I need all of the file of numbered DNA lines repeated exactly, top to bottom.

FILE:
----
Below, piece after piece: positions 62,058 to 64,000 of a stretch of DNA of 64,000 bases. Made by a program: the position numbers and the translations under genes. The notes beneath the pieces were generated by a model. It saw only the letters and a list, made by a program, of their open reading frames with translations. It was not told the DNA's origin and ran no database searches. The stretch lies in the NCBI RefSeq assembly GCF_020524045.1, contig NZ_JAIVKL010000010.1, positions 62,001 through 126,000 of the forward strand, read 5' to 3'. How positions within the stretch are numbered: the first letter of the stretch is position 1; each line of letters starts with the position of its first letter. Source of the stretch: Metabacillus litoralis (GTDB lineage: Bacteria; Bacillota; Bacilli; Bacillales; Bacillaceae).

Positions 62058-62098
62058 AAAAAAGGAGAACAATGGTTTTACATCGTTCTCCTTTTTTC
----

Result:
Below, piece after piece: positions 62,058 to 64,000 of a stretch of DNA of 64,000 bases. Made by a program: the position numbers and the translations under genes. The notes beneath the pieces were generated by a model. It saw only the letters and a list, made by a program, of their open reading frames with translations. It was not told the DNA's origin and ran no database searches. The stretch lies in the NCBI RefSeq assembly GCF_020524045.1, contig NZ_JAIVKL010000010.1, positions 62,001 through 126,000 of the forward strand, read 5' to 3'. How positions within the stretch are numbered: the first letter of the stretch is position 1; each line of letters starts with the position of its first letter. Source of the stretch: Metabacillus litoralis (GTDB lineage: Bacteria; Bacillota; Bacilli; Bacillales; Bacillaceae).

Positions 62058-62098
62058 AAAAAAGGAGAACAATGGTTTTACATCGTTCTCCTTTTTTC